The exquisite golden-hued Montpellier limestone is once again the backdrop at breakfast the following morning. Served in the light-filled 14th-century internal courtyard adjacent to my suite with its stunning skylight at least 50 feet above. This cathedral-like space is quiet and intimate. Again, discreet design details are paramount here: lighting by Ingo Maurer and Molo Design. And truly beautiful ceramics from Uzès-based Sophie Lavaux perfectly displayed against the stonework.
Breakfast is set out in a black-walled ante-chamber that looks more Gothic art gallery than pantry. I loved the plates of delicious fresh croissants and bread, together with healthy fruit salads, organic cereals and yoghurts, jams, cheeses (Tomme de Brébis and Comté) and meats. Eggs are cooked to your liking: my cheese omelette was superb. Excellent coffee too.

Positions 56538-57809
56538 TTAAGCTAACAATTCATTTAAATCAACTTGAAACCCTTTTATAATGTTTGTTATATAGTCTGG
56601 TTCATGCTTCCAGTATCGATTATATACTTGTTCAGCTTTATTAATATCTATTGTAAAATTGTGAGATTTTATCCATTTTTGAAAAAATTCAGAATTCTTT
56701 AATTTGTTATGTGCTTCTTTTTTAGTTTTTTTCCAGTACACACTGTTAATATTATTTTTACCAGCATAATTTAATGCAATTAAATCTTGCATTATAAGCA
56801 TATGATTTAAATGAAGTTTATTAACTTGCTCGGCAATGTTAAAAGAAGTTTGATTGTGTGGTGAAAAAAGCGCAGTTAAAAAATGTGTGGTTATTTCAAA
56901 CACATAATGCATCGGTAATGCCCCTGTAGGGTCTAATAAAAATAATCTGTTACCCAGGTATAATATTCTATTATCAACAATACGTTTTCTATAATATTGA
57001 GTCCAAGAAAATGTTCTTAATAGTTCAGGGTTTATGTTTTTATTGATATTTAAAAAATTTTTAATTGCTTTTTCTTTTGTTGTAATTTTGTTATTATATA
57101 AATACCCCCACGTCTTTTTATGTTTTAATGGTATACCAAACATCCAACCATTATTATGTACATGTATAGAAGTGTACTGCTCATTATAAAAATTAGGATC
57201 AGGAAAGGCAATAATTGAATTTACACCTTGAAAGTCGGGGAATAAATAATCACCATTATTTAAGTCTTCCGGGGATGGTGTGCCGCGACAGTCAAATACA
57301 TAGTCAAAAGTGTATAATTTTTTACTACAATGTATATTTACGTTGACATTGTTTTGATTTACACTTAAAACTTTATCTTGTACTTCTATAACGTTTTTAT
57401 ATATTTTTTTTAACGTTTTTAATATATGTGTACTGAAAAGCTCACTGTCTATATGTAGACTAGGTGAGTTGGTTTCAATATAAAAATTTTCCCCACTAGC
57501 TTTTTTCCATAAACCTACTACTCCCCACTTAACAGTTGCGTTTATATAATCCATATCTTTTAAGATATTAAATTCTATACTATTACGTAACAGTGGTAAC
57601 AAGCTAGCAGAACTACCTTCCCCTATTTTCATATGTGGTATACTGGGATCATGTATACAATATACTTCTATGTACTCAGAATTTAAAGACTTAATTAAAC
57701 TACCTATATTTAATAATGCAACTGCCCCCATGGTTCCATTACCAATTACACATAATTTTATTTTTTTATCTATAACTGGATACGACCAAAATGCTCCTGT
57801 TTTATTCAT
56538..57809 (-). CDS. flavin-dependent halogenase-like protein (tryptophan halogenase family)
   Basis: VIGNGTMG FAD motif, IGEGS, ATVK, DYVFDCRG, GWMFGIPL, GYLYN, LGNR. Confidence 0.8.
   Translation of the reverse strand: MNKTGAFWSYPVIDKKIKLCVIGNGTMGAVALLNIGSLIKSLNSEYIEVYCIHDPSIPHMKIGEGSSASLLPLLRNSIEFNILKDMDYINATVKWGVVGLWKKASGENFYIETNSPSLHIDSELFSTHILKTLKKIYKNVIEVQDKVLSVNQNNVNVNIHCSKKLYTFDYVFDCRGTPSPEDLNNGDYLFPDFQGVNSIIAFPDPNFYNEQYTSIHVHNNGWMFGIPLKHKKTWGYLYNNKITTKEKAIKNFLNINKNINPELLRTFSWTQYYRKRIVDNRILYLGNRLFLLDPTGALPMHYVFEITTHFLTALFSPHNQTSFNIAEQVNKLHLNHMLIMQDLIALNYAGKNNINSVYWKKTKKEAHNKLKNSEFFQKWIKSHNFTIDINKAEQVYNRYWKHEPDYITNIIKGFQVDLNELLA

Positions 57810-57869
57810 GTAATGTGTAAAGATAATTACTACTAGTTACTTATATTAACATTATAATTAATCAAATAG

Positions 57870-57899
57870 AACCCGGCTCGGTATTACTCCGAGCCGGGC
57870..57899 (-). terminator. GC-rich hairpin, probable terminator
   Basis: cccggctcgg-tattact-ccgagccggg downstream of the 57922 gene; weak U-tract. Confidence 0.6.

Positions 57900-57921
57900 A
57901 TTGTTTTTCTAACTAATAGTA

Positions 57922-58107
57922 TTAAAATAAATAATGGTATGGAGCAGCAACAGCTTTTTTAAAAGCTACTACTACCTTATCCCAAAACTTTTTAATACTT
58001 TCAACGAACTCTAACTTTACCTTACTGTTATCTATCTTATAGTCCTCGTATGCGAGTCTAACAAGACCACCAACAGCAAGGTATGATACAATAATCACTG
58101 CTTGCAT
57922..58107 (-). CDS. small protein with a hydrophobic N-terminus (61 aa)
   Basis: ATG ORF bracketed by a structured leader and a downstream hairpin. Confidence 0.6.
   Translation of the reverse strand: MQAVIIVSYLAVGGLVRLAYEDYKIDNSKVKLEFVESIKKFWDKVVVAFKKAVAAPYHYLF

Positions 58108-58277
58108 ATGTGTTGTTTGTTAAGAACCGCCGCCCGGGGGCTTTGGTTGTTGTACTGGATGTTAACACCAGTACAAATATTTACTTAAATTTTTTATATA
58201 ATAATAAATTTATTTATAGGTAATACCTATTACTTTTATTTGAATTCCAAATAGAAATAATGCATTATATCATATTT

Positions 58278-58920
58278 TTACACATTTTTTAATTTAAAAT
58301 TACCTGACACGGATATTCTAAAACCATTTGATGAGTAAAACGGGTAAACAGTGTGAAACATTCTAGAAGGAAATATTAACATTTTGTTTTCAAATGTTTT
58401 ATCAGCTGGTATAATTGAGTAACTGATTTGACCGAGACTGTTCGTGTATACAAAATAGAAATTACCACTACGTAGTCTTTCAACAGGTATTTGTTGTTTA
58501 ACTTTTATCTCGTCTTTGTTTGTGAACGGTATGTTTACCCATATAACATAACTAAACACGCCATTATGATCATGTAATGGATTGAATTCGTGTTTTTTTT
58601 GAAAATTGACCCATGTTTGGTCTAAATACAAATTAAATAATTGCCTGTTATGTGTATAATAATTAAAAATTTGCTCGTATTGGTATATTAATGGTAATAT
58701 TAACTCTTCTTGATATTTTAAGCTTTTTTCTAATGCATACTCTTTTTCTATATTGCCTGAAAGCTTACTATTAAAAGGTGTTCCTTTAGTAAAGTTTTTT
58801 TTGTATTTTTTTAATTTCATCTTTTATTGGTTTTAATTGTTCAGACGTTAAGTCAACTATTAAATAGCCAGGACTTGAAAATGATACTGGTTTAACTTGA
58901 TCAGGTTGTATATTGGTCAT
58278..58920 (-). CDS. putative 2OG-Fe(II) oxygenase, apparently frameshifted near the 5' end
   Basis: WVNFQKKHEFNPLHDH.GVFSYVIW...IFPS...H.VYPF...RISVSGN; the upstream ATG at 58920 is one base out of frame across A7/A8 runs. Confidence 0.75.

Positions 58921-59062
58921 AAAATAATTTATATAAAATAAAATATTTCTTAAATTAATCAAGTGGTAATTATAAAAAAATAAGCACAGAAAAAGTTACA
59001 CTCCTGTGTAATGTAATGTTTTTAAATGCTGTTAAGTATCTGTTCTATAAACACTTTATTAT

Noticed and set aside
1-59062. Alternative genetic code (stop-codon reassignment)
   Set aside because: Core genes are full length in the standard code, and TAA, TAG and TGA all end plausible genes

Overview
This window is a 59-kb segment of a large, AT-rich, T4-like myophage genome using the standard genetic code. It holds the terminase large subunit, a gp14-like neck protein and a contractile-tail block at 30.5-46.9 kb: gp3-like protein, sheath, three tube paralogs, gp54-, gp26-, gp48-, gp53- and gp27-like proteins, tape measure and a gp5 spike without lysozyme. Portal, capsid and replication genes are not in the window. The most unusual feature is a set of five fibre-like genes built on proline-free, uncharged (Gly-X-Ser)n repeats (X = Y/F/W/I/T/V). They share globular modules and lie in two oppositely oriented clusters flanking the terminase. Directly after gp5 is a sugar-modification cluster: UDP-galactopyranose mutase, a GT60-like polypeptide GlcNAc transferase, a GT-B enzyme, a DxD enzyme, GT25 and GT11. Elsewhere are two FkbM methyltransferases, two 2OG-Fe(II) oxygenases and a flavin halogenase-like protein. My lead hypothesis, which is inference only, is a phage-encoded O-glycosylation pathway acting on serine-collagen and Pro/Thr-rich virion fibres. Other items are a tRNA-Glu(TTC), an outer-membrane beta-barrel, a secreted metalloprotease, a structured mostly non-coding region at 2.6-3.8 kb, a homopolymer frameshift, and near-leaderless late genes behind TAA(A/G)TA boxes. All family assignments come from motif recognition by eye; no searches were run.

I very much enjoyed my stay here, and highly recommended the Baudon de Mauny if you’re looking for a southern French city retreat in which to unwind and take a trip out of time to a quieter era. This charming boutique hotel is one of the best places to stay in Montpellier and is blessed with a superb concierge: Thank you Maxime for your welcoming and professional presence.
Baudon de Mauny – Where and How
Double rooms from £127.91 (€145), including tax at 10 per cent. Additional local city tax of €0.70 per person per night
Breakfast rates are 10€ or 19€, 10€ is express baudon breakfast and 19€ is buffet Baudon.